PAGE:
Google Translate Disclaimer

A number of pages on the Government of Saskatchewan's website have been professionally translated in French. These translations are identified by a yellow box in the right or left rail that resembles the link below. The home page for French-language content on this site can be found at:

Renseignements en Français

Where an official translation is not available, Google™ Translate can be used. Google™ Translate is a free online language translation service that can translate text and web pages into different languages. Translations are made available to increase access to Government of Saskatchewan content for populations whose first language is not English.

Software-based translations do not approach the fluency of a native speaker or possess the skill of a professional translator. The translation should not be considered exact, and may include incorrect or offensive language. The Government of Saskatchewan does not warrant the accuracy, reliability or timeliness of any information translated by this system. Some files or items cannot be translated, including graphs, photos and other file formats such as portable document formats (PDFs).

Any person or entities that rely on information obtained from the system does so at his or her own risk. Government of Saskatchewan is not responsible for any damage or issues that may possibly result from using translated website content. If you have any questions about Google™ Translate, please visit: Google™ Translate FAQs.

Extreme Heat Events

Heat-related illnesses are when your body is unable to properly maintain its temperature and handle the heat. Those with chronic conditions, babies, the elderly, and people with excess weight are at greater risk of heat-related illness, but everyone should be aware and take precautions. Heat-related illnesses are preventable.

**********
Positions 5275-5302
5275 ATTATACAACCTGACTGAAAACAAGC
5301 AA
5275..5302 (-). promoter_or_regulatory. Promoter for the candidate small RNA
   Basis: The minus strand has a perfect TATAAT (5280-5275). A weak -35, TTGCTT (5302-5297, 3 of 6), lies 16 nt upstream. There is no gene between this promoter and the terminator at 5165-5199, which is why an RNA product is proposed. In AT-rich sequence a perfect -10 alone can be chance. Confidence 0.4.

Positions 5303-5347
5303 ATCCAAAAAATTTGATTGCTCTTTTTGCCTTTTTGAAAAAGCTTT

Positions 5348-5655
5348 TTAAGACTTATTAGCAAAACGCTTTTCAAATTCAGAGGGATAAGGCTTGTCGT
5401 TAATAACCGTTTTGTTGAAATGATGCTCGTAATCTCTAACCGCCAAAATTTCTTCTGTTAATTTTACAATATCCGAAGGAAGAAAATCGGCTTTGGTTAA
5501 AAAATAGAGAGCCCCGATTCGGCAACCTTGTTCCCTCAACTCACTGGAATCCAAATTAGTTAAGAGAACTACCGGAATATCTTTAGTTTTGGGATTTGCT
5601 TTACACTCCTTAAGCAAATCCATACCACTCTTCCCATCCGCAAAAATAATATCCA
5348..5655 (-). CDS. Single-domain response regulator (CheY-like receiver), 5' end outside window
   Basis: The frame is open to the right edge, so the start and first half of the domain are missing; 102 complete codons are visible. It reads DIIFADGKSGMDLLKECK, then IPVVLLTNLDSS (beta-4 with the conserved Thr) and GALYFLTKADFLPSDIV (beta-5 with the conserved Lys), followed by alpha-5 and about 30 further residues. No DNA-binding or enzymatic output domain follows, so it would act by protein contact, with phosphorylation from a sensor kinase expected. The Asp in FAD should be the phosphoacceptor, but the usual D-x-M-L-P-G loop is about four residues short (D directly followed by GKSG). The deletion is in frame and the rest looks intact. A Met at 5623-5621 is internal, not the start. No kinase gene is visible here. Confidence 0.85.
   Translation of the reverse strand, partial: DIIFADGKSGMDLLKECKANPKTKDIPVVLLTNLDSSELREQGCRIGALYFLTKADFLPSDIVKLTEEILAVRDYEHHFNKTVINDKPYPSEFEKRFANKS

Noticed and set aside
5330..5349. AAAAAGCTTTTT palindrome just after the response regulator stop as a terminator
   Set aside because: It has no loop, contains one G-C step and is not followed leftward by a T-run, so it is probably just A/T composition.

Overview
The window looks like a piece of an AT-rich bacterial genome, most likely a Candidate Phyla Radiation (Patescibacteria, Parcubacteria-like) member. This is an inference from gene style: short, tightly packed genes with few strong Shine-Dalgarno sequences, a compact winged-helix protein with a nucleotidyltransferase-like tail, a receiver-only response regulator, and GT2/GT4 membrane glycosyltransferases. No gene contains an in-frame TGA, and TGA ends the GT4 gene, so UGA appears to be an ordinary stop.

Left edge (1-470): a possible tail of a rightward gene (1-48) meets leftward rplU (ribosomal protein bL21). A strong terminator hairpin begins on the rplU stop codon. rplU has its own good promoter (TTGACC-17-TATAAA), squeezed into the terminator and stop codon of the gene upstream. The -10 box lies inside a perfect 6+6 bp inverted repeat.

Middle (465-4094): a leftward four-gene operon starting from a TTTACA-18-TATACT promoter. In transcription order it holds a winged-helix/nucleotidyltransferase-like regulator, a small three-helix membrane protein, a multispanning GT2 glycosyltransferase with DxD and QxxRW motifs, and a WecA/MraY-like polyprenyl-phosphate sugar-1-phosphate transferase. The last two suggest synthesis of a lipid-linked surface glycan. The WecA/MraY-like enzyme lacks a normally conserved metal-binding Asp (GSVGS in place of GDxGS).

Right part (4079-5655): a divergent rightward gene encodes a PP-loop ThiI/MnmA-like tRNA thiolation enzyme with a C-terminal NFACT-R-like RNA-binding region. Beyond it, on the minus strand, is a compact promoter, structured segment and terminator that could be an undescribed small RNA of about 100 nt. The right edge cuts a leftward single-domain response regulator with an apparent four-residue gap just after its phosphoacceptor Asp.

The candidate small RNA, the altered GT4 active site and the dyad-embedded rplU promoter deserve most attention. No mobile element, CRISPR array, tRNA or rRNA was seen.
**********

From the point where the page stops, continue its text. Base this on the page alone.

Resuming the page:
1. Current Heat Alerts

Find current heat alerts by visiting: 


2. Information and Tips

With climate change, extreme heat events are on the rise. Heat-related illnesses and deaths are preventable. Here are some tips to avoid becoming ill during periods of extreme heat:

  • Stay out of the heat
    • Stay out of the sun during the peak hours of 11 a.m. - 3 p.m., whenever possible.
    • If you need to be outside, wear appropriate sunscreen, a wide brimmed hat, sunglasses and light, loose-fitting cotton clothes.
    • Avoid any extreme physical exertion and keep in the shade whenever possible.
    • Stay in air-conditioned buildings as much as you can. If you do not have air conditioning at home, know where to go to cool down. Air-conditioned public spaces include malls, leisure centres, libraries, etc.
    • NEVER leave children or pets in cars unattended.
  • Cool yourself down
    • Stay hydrated with cold water and cold drinks. Avoid alcohol.
    • Eat cold, light foods, such as salad and fruit with high water content.
    • Keep your living space cool. This is especially important for infants, the elderly, and those with chronic health conditions or those who cannot look after themselves (including pets).
    • Avoid or limit the use of stoves and ovens that will make you and your house hotter.
    • Keep windows closed and blinds drawn during the day. If the temperature drops at night, open screened windows to let the hot air out.
    • When indoor temperature exceeds 35°C (95°F), avoid the use of electric fans, as they may cause your body to gain heat instead of losing it.
    • Take cool baths or showers. Use cool cloths or cool misting fans.
    • Visit a public swimming pool or recreational lake. Always practice safe swimming. For information on water quality at Saskatchewan's public beaches, refer to the Healthy Beach Program webpage.
  • Look out for others
    • Check on neighbours, family and friends and have someone do the same for you.
    • Watch out for isolated, elderly, ill or very young people and ensure they can keep cool.
  • Symptoms of heat-related illness include:
    • Heat rash (skin irritation)
    • Heat cramps (muscle cramps)
    • Heat edema (swelling of hands, feet and ankles)
    • Heat fainting
    • Heat exhaustion
    • Heat stroke

Heat Stroke is a medical emergency. Call 9-1-1 or seek immediate medical assistance if you are caring for someone with a high body temperature, unconscious, confused, or stopped sweating.

If you take medicines regularly, ask your doctor for advice about hot-weather activity and your risk of getting a heat-related illness.


3. Additional Resources

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